Published on July 22nd, 2020 | by Daniel Sherman Fernandez0
Singapore Tops The List For Self-Driving Readiness
This research comes as self-driving vehicles gain momentum in the wake of COVID-19.
A recent study was conducted to see how the automotive landscape will be changing as Covid-19 takes on slower progress in Asia and most of the developed nations. Will drivers turn their backs on the humble steering wheel and let themselves be driven by a ‘robot’ or will they continue to enjoy the behind the wheel experience.
Asia has the worst traffic jams in the world and there is no light at the end of the tunnel for its reduction even with billions being spent in all nations for public transport and changing working culture. This is probably why Asians are eager to get inside a self driving car.
Covid-19 has taught many corporations to trust their employees to continue delivering sterling work ethics from the comfort of their home. Many office towers will soon be empty as more and more Asians start working from home and this could reduce traffic congestion and even the need to own a car. It might actually be the move that reduces car consumption and the pace of new models being launched.
Maybe in time, our job as a motoring journalist will slowly come to an end as less cars as bought and higher number of self driving cars get launched. Well, there is really no need to review a self driving car. It then becomes a technology review and we will leave that to the tech writers.
Meanwhile, here is the report that has just been released by KPMG.
PRESS RELEASE: Less hype, but more progress, is the key finding of this years’ KPMG Autonomous Vehicles Readiness Index (AVRI), as authorities have focused on the regulatory and societal acceptance enablers of the technology. Now, the COVID-19 pandemic and shifting user and environmental requirements for transportation could accelerate the next round of AV development and deployment around the globe.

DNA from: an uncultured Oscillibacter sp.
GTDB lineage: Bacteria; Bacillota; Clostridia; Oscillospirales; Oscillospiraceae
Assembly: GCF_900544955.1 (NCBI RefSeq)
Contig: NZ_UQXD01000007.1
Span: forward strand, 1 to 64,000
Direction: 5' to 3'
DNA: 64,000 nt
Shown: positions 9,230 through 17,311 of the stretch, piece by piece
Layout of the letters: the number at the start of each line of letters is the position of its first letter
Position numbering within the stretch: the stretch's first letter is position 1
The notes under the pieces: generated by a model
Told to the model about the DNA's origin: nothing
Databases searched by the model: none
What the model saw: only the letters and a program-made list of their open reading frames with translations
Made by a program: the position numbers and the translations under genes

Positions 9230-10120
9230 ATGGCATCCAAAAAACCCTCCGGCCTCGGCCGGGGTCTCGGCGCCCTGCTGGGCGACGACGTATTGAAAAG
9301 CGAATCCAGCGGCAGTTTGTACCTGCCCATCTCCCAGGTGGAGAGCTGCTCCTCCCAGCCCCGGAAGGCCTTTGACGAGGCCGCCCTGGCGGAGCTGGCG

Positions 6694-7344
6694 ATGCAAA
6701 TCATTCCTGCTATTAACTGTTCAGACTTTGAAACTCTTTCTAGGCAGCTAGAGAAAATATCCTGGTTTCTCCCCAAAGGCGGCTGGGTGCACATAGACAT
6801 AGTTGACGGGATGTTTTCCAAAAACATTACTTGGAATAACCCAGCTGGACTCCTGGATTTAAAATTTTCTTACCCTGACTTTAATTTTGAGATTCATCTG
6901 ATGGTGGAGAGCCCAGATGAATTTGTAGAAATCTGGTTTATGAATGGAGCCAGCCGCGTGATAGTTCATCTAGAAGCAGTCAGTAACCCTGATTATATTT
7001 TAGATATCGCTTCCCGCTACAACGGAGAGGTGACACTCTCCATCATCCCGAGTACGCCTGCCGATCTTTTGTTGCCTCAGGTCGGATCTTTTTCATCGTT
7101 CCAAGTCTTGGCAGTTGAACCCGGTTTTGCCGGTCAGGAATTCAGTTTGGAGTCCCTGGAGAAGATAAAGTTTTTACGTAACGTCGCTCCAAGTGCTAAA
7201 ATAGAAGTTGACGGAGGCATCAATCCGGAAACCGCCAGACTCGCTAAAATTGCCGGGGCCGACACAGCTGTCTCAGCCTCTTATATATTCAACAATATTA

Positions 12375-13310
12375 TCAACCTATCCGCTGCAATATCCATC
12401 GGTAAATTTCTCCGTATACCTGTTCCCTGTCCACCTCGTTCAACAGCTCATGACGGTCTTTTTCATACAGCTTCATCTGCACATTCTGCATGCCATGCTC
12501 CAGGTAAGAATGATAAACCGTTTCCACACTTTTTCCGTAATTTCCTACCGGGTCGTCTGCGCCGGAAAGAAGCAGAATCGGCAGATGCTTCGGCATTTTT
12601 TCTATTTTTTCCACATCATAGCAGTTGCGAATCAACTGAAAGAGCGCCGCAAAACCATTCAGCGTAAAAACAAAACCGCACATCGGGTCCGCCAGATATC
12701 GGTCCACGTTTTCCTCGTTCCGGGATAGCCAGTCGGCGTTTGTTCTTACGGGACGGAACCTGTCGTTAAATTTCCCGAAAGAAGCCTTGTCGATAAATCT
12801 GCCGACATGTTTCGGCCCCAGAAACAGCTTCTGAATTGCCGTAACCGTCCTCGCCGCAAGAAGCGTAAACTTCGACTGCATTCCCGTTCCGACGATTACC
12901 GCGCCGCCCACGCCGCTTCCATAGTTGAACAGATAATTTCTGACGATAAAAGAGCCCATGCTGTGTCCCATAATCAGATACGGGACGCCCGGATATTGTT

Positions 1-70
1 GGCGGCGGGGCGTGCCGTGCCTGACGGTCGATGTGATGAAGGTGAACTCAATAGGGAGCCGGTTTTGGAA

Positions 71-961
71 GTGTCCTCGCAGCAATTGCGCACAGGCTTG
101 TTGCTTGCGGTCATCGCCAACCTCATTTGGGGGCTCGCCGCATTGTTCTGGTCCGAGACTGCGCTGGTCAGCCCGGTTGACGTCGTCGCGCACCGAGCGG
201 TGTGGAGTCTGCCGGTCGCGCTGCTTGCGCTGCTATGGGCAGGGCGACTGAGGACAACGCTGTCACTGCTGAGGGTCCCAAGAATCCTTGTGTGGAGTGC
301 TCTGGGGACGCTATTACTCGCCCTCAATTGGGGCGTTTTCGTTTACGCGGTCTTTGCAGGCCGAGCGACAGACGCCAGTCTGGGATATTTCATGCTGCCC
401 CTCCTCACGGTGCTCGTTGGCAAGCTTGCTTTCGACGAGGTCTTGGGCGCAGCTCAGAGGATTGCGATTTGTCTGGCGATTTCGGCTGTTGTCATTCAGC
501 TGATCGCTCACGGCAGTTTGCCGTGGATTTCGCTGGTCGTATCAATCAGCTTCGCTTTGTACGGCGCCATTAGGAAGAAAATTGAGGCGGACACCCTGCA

The 2020 KPMG AVRI, the third edition of the index, evaluates the progress of 30 countries and jurisdictions in adopting and moving forward with AVs, and finds the majority have in fact increased their AV readiness in the past year.
“We’ve just begun to see the transformational potential of AV technology,” says Richard Threlfall, Global Head of Infrastructure, KPMG International. “Immense progress has been made on AVs operating more safely and effectively. Looking forward, driverless vehicles could have an expanded role in addressing new requirements for moving people and goods, arising from the COVID-19 pandemic. For example, crowded public transit could be partially relieved by on-demand, autonomous minibuses to promote social distancing, while AVs for shipping can meet the demand for contactless delivery.”
Expanding the use and ultimately integrating AVs into daily life depends to a large extent on what countries, jurisdictions and localities do to further AV development and deployment.
The AVRI measures countries and jurisdictions across 28 indicators to assess their readiness and progress in furthering AV deployment and innovation. The indicators are organized under four pillars: policy and legislation, technology and innovation, infrastructure, and consumer acceptance.
Which countries and jurisdictions are most ready for autonomous vehicles?
According to the AVRI, the countries and jurisdictions best positioned to propel the future of autonomous transportationof those researched are:
Singapore, Netherlands, Norway, United States, Finland, Sweden, South Korea, United Arab Emirates, United Kingdom and Denmark.
(The 2020 AVRI ranks five new countries and jurisdictions in the Index: Belgium (21), Chile (27), Denmark (10), Italy (24) and Taiwan (13))
Overall, the 2020 AVRI shows that the majority of countries have ramped up their AV readiness, with 17 of the 25 countries profiled in the 2019 AVRI increasing their scores in 2020. AV pilots and testing areas in particular are expanding – approximately two-thirds of the 30 countries and jurisdictions in the AVRI have areas designated or approved for AV testing.